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Published: 05 February 2018
Author: Natalie Williams* with Alyssa Lewis

NZ announces royal commission into state abuse

New Zealand Prime Minister Jacinda Ardern has announced that the New Zealand Government will hold a Royal Commission of Inquiry into the abuse committed against children by the state between 1950 and 1999. The inquiry will include physical, sexual, and emotional abuse committed against children who were within the care of the state. This will include youth detention centres, psychiatric hospitals, orphanages and other privately-run government care facilities.

Notably sports and religious institutions are currently outside of the inquiry’s scope, however where these are connected to the state, the government has shown a willingness to include them.

The announcement has been welcomed by the New Zealand Human Rights Commission and described as "an important moment in the history of human rights." The organisation was one of the many parties who signed an open letter entitled “Never Again” released in February of last year which called upon the then Prime Minister Mr Bill English to take action on historical abuse by the state. Disability Rights and Indigenous Rights groups in New Zealand also signed the letter.

How does the NZ royal commission differ to that held in Australia?

Comparisons can easily be drawn between this newly announced Royal Commission of Inquiry into Historical Abuse in State Care and the Australian Royal Commission into Institutional Responses to Child Sexual Abuse. The Australian commission, announced in 2007, represented a monumental step forward in the recognition of sexual abuse within institutions, most notably within the Catholic church. The nature of the enquiries, especially the overlap in relation to survivors of child sexual abuse from government figures, mean that much can be learned from the Australian commission that will assist in the organisation and procedure of the inquiry.

Despite being considered an important progression in hearing the experiences of survivors, criticisms have been levelled at the inquiry in terms of its boundaries. The New Zealand inquiry is limited in the scope of its timeline and by the nature of the institutions it seeks to investigate. With a timeframe of 1950 to 1999, there are forty-nine years of abuse to hear. However, most institutions involved within the inquiry and the policies they complied with in this period were in operation outside of that era. Further, sports and religious institutions are outside the scope of the inquiry, which have been other areas in which abuse has been found in other jurisdictions. This potentially excludes a myriad of victims whose lives were irreparably affected by non-state abuse.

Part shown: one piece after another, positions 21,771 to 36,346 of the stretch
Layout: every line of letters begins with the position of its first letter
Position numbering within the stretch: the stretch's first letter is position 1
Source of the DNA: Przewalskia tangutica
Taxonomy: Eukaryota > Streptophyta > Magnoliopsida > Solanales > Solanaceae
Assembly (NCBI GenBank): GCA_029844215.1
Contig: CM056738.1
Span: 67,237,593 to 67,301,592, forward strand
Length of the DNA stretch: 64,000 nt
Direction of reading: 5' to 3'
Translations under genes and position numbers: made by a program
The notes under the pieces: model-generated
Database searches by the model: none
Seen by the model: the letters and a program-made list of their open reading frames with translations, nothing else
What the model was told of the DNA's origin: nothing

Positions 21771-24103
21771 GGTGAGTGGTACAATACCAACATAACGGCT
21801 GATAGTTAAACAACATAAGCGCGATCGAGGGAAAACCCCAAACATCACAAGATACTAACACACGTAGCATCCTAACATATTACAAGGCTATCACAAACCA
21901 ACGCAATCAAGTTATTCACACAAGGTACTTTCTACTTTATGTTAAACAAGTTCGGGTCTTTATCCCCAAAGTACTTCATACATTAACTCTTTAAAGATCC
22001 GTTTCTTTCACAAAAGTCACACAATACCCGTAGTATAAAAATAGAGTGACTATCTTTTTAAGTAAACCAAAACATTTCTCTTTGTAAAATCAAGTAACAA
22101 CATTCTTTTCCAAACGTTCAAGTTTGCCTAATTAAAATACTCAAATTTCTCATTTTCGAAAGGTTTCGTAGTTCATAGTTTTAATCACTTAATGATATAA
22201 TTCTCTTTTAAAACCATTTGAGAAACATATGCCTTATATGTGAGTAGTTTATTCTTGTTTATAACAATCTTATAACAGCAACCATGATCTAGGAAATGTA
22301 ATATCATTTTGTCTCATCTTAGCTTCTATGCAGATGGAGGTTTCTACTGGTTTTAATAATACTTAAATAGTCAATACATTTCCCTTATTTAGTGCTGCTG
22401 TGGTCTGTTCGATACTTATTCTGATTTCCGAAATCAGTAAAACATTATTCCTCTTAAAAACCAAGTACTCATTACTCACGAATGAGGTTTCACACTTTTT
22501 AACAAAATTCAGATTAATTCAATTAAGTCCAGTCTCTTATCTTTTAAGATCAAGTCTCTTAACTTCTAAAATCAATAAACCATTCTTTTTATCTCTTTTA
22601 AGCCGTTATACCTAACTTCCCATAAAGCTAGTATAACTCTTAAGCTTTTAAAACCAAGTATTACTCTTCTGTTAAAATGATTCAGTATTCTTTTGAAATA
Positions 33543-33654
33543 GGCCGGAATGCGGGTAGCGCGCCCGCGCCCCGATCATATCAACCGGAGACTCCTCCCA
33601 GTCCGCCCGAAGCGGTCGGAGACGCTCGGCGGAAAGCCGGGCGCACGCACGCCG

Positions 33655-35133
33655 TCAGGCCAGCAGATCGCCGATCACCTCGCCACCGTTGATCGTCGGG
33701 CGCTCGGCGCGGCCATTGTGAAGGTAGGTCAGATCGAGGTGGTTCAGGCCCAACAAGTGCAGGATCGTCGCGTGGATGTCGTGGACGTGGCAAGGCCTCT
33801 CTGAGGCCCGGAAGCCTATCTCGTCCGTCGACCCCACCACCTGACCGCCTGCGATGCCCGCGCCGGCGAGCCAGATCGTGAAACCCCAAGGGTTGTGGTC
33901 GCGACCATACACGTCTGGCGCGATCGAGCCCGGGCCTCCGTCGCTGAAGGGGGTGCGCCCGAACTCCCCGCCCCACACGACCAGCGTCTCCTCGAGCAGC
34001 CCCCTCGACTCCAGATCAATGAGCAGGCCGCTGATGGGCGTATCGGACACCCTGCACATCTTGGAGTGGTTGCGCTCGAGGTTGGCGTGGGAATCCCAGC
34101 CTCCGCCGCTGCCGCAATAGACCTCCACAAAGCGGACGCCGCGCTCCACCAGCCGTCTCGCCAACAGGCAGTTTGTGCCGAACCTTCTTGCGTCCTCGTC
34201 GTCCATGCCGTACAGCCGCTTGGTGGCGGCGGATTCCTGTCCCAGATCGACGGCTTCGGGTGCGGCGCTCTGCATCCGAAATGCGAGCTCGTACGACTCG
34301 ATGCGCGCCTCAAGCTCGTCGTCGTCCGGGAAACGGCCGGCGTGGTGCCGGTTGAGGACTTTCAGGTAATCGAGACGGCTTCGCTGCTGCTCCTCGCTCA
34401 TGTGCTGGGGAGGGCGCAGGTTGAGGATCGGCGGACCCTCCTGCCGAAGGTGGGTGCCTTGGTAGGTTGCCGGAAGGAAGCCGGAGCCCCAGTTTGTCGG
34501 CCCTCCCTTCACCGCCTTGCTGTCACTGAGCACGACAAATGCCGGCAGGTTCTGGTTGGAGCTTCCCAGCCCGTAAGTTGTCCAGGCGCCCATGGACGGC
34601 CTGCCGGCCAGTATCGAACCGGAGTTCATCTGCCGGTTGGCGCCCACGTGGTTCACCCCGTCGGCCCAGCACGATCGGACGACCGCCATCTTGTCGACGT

The Australian Royal Commission was criticised in similar ways, most notably in relation to its boundaries excluding victims of physical and emotional abuse committed by institutions. The current exclusions from the proposed New Zealand scheme would be reminiscent of the country’s previous investigations into state abuse, most notably the New Zealand Confidential Listening and Assistance Service. In that scheme, which ultimately ended in June 2015, prisoners were excluded from being heard as well as those residing outside of New Zealand.

Government investigations into abuse clearly face issue in ensuring they are inclusive of all potential survivors. All those who have suffered at the hands of institutions deserve their chance to be heard and to make an impact on changes being made to prevent such acts happening in the future. The practicalities of this are difficult, but important to ensuring justice.

This announcement represents significant progress in acknowledging the harm New Zealand survivors suffered through while they were in the care of the state and in addressing how this was allowed to take place. The inquiry is an important step in ensuring justice for survivors of state abuse. Though the breadth of the announced New Zealand abuse commission is comparatively restricted, the attitude of the government in acknowledging the needs of survivors demonstrates the level of respect and support that is necessary to allow relations between survivors and the state to be mended.

* Natalie Williams is currently undertaking a seasonal clerkship with RCT.